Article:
Friday 8 May 2015

Philistine and Hellenistic remains from the Iron Age city of Ashdod-Yam on the southern Mediterranean coast of Israel.

The Philistine Kingdom of Ashdod fell under the domination of the Assyrian Empire in the eighth century BC. While this brought some advantages to its people, including access to a large trade network within the empire, it also led to taxes by the Assyrians, which appears to have been resented by the people of Ashdod. In 713 BCE the King of Ashdod, Azuri, refused to pay tribute to the Assyrians, leading the Assyrian Emperor, Sargon II, to replace him with his brother, Ahimiti. However Ahimiti was overthrown by a commoner, Yamani, who led a full scale rebellion against the Assyrians. In 712/11 BCE an Assyrian army marched against Ashdod, which surrendered without a fight. Yamani fled to Egypt, the major rival of Assyria for political domination at the time, but was returned to Assyria ‘in fetters’; his fate is unknown, but is unlikely to have been pleasant.

The Assyrians record the destruction of Ashdod following the uprising, but also subsequently recorded the sending of governors to the city and the receiving of tribute from subsequent Kings of Ashdod. The Greek history Herodotus records the conquest of Ashdod by the Egyptian Pharaoh Psammetichus I around 635 BCE and the Persians record dealings with the King of Ashdod in 598 BCE.

In the 1960s archaeologist Jacob Kaplan carried out a series of excavations on behalf of the Museum of Antiquities of Tel Aviv-Jaffa at Ashdod Yam (Ashdod-upon-Sea) a walled settlement on the coast to the northwest of the City of Ashdod, thought to have been an artificial harbour (this area of coast lacks natural harbours) which served the city and which would have been a major economic asset. Kaplan exposed substantial defences at Ashdod Yam, comprising a 3-4.5 m thick mud-brick wall surrounded by large earthen ramparts, which he interpreted as defences thrown up by the Ashdodians under Yamani, in anticipation of the Assyrian Invasion. He also recovered a modest amount of pottery from the site, of both local and Phoenician origin.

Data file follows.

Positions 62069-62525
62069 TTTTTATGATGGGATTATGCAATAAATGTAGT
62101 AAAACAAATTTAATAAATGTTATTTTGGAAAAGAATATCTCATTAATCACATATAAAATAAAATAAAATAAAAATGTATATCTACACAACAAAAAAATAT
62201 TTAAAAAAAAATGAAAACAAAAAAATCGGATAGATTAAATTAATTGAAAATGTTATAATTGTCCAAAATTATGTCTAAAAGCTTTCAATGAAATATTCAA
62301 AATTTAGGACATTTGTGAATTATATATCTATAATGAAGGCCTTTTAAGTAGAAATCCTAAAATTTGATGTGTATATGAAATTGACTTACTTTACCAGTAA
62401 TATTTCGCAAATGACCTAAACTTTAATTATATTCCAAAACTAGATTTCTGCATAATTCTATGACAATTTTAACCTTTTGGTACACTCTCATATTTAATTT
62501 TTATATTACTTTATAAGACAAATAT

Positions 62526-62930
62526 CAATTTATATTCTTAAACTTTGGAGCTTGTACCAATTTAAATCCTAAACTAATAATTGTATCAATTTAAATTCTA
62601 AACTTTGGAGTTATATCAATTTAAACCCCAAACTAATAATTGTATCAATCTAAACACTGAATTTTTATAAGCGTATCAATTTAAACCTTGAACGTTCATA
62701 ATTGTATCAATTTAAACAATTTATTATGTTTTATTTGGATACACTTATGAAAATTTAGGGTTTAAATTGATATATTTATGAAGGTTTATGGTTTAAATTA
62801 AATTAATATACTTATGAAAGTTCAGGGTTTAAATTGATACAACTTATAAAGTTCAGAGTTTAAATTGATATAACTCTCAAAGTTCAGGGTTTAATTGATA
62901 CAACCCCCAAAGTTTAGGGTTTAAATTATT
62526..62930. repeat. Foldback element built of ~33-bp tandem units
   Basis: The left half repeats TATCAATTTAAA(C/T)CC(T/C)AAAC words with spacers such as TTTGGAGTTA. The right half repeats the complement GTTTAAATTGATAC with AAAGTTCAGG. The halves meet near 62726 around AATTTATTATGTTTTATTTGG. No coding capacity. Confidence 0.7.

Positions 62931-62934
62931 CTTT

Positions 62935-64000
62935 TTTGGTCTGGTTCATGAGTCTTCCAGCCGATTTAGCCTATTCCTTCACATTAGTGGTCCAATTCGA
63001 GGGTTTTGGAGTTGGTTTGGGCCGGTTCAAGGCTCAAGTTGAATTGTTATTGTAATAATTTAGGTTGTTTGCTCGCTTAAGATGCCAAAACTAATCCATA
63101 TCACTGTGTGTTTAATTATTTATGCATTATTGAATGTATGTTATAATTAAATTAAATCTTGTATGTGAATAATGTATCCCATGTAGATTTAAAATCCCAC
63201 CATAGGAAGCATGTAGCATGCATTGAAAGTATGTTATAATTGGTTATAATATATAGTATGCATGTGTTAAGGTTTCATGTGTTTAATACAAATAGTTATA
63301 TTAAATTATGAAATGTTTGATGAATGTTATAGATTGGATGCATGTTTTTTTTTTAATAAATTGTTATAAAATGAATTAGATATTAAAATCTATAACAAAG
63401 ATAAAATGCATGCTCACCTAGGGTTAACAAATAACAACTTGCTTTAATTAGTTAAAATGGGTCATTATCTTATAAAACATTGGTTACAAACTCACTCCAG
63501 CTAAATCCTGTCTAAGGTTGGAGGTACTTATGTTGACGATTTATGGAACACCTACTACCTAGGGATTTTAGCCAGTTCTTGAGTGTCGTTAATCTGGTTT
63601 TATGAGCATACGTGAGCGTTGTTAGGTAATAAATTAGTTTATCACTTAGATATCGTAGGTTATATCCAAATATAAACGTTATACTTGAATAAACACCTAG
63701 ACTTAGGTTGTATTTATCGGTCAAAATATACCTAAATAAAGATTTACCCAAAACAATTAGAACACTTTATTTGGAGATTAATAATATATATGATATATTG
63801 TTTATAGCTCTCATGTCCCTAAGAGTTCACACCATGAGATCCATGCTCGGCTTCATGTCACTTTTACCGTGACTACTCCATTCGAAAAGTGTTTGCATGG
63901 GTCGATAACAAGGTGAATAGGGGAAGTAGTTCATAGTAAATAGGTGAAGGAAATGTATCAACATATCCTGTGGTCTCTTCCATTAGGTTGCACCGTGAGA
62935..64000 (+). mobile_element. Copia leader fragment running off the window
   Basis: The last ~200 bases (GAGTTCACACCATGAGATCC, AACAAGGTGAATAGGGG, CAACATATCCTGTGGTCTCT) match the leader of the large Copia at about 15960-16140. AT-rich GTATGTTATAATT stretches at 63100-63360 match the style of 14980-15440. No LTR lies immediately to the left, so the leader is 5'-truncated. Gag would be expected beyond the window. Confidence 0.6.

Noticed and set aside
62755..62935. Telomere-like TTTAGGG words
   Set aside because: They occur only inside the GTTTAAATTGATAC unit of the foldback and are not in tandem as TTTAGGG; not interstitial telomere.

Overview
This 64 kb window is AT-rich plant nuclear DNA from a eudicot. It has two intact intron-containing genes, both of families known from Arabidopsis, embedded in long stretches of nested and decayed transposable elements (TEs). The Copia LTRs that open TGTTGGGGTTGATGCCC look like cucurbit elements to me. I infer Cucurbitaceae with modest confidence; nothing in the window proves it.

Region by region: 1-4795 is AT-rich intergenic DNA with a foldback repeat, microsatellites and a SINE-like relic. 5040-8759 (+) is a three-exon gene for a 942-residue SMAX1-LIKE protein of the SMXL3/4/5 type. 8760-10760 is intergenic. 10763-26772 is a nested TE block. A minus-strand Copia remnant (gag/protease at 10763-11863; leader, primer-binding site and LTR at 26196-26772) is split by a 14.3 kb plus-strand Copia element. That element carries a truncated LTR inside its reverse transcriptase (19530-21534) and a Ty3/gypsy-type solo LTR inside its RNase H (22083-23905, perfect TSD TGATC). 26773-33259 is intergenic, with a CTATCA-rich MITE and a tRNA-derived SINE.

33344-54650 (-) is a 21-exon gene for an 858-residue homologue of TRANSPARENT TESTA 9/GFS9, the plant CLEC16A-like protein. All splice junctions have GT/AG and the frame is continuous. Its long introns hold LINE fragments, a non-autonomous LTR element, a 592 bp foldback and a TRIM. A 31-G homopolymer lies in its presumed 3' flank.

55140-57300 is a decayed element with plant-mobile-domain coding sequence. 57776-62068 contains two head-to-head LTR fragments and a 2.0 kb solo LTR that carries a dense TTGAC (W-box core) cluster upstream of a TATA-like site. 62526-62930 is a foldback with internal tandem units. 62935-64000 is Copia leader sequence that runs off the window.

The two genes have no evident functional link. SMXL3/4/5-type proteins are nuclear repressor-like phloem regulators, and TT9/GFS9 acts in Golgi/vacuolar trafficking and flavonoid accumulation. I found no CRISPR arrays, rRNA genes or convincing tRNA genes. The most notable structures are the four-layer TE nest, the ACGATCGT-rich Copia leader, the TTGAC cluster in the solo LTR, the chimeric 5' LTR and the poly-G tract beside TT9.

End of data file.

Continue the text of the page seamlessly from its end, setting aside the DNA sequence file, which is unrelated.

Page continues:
However subsequent scholars have argued that these defences are too well made to have been hurriedly assembled in response to an anticipated invasion, and suggested instead that after the fall of Ashod itself the Assyrians moved the capitol of the kingdom to the more useful port of Ashdod Yam, with Ashdod itself subsequently being abandoned or much reduced in importance; subsequent records to Ashdod would therefore refer to Ashdod Yam. Under this scenario the defences at Ashdod Yam would have been built by the Assyrians, either after the fall of Ashdod, or as part of a restricting of the kingdom to suit their own economic interests before the rebellion – a reorganisation which may have sparked the rebellion.

However excavations at Tel Ashdod (the remains of the City of Ashdod) by the Israel Antiquities Authority have revealed what appears to be an Assyrian administrative palace dating from after the reconquest, suggesting that Ashdod was never destroyed, and that records of its destruction were in fact Assyrian hyperbole.

In 2013 a team of archaeologists under Alexander Fantalkin of the Department of Archaeology & Ancient Near Eastern Cultures at Tel Aviv University began a series of new excavations at Ashdod Yam. It was originally intended to carry out further excavations in 2014 in collaboration with the Institut für Alttestamentliche Wissenschaft of the University of Leipzig, however these were abandoned due to a deteriorating security situation associated with the Israel-Gaza conflict. In a paper published in the journal Skyliss in February 2015, Alexander Fantalkin describes the results of the 2013 excavations.

LIDAR image of Ashdod-Yam. Kaplan’s sections are visible along the perimeter of fortifications. SEE Advanced Mapping Systems and SolutionsLtd in Fantalkin (2015).

The Ashdod Yam site is quite extensive, though the northern part of the area is known to be of medieval origin, and has been the subject of separate investigations by the Israel Antiquities Authority, which have produced remains from the Early Islamic Period and extensive fortifications associated with the Crusader’s Period. The site has however been abandoned for some centuries, and is covered by an extensive dune field. Fantalkin’s team excavated two areas at Ashod Yam, an area within the city walls interpreted as a citadel by Kaplan, and the section of walls previously excavated by Kaplan.

The area within the walls yielded three clusters of buildings, however these all appear to have been Hellenistic (Greek) origin rather than Philistine or Assyrian, and therefore presumably date from a later period than the walls.